The U.S. labor market has picked up, and has allowed for more freedom of job movement.  For generations, most employers had the upper hand, being able to choose their favorite candidates among the best talent possible, and then retain them through strategic promotions and promises of job security & greater wealth. This unspoken contract between employer & employee worked for decades.  In exchange for their loyalty, many employees could safely be assured that if they worked hard, they would be taken care of, and generously rewarded, retire with a good pension, and ride off into the sunset with a gold watch, for a career well worked.  For many, the financial crisis of 2008 rescinded this contract. Employers, especially those who suffered massive financial losses, decided that they could do more with less. They laid off workers, and did not rehire at the same level, even when the economy rebounded. The employees who remained were forced to work harder, and to constantly live with the fear of possible termination. Employers were in control, and the contract was irreparably broken. Employees no longer had the security of long term employment, and their salaries also did not move markedly. During the economic downturn, job lock reigned, as many employees were still reluctant to seek a better job, feeling just grateful to be employed. Despite the more robust economy, scores of employees remain steadfastly loyal to their employer, despite their career advancement being limited.

Millenials, who now comprise the largest generation in the workforce, are now disrupting this notion of blind loyalty to one’s employer. The career of one of the most prominent millenials, the NBA basketball player LeBron James, has been a prime example of how this generation is turning this “job lock/employer in ultimate control” paradigm, on its head. After earning championships with the Miami Heat, he leveraged his talent to return to the Cleveland Cavaliers, initially on shorter term contracts, with opt out clauses. LeBron, who could have commanded a maximum, long term salary years ago, played his hand well. The opt-out clauses enabled LeBron to have leverage each year, to possibly seek better deals. He traded short term “job security” for more employment flexibility, and ultimately was rewarded by now being the highest paid basketball player on the planet. While you may not be able to command a LeBronesque salary or level of autonomy (and may not even be a sports fans), there are some lessons that can be learned and applied to your own career from his case:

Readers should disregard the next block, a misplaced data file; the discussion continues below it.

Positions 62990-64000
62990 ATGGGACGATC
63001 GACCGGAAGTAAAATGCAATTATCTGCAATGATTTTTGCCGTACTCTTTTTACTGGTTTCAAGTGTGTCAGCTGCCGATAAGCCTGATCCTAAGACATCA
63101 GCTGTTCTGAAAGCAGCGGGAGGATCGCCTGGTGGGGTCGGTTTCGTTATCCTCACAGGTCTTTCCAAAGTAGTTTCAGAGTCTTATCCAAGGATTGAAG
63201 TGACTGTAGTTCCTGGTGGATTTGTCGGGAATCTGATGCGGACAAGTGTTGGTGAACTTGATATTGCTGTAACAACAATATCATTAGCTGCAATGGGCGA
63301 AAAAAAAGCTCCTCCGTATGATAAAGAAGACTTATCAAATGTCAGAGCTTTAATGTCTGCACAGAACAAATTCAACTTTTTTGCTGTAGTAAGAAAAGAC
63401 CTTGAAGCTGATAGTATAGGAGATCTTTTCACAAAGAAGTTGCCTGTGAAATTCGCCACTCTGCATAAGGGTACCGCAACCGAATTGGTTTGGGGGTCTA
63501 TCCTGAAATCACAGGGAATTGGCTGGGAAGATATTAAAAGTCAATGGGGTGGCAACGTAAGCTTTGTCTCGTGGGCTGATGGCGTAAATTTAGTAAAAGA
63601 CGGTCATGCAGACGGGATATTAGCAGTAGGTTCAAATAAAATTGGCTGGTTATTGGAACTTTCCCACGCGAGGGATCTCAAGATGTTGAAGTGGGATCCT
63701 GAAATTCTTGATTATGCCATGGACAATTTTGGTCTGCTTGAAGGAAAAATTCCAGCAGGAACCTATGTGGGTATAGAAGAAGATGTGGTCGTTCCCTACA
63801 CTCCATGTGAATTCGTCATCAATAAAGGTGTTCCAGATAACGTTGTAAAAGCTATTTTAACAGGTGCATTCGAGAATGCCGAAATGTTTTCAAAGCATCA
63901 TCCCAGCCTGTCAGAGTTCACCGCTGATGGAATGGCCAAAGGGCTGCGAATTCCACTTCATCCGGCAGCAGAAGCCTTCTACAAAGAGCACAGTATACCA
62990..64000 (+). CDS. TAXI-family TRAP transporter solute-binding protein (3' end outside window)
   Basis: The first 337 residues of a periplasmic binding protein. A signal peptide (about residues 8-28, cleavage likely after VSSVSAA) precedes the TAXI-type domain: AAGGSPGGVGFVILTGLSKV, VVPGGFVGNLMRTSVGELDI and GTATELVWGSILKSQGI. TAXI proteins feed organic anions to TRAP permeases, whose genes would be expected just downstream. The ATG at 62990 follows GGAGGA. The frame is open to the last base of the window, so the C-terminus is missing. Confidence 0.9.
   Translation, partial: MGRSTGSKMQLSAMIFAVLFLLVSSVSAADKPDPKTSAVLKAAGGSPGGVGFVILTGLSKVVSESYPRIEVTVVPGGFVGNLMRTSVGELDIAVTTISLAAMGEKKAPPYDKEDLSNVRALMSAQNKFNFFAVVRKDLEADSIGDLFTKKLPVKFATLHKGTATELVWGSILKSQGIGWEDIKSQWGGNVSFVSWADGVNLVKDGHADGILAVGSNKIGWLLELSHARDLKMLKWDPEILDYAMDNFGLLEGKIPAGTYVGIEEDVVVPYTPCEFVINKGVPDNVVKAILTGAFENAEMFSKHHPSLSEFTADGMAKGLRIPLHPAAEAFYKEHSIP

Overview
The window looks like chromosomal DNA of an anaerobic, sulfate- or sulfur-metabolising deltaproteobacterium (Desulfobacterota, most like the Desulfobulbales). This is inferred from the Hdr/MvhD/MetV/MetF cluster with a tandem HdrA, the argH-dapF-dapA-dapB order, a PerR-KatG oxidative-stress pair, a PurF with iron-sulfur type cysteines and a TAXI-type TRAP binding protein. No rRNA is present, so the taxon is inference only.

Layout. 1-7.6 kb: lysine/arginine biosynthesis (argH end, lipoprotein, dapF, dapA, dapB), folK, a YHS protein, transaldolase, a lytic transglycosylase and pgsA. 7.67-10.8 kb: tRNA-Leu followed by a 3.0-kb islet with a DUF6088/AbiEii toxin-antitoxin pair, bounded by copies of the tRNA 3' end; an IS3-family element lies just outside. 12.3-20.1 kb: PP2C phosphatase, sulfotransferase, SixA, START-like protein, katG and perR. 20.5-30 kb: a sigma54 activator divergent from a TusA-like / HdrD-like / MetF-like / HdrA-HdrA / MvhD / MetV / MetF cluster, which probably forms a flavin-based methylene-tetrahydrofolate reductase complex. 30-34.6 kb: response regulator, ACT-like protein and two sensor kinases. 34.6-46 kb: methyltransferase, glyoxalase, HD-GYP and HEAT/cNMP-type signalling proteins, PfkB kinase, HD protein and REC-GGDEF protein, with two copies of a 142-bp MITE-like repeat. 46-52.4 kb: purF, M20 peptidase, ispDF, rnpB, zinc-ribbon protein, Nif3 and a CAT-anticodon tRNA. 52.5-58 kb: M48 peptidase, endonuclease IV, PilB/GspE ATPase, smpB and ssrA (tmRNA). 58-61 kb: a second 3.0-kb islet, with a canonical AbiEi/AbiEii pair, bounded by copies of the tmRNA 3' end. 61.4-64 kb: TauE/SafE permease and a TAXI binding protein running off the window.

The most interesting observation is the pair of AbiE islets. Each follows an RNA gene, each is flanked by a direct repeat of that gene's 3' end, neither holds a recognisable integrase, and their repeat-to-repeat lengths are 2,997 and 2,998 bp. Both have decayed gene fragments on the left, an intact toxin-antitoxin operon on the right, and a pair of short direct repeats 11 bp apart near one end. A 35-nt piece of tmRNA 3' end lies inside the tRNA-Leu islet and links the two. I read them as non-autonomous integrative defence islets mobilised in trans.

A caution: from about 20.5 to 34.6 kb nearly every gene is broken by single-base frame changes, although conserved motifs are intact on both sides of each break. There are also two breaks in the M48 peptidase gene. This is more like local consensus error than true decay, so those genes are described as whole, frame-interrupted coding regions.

1)   Strategic job movement is essential

While millenials are often derided for being job hoppers, studies indicate that if you stay too long at one company, your career advancement and earnings can be adversely impacted. While I wouldn’t recommend leaving jobs every 6 months, expect to assess your place in an organization every 2 -3 years. If there are no signs that you are advancing, it may be time to think about seeking other options. If you do explore other options, you want to make sure that they will advance you in terms of salary, skills, title, or other factors that contribute to growth.

2)   Employer loyalty and job security are illusory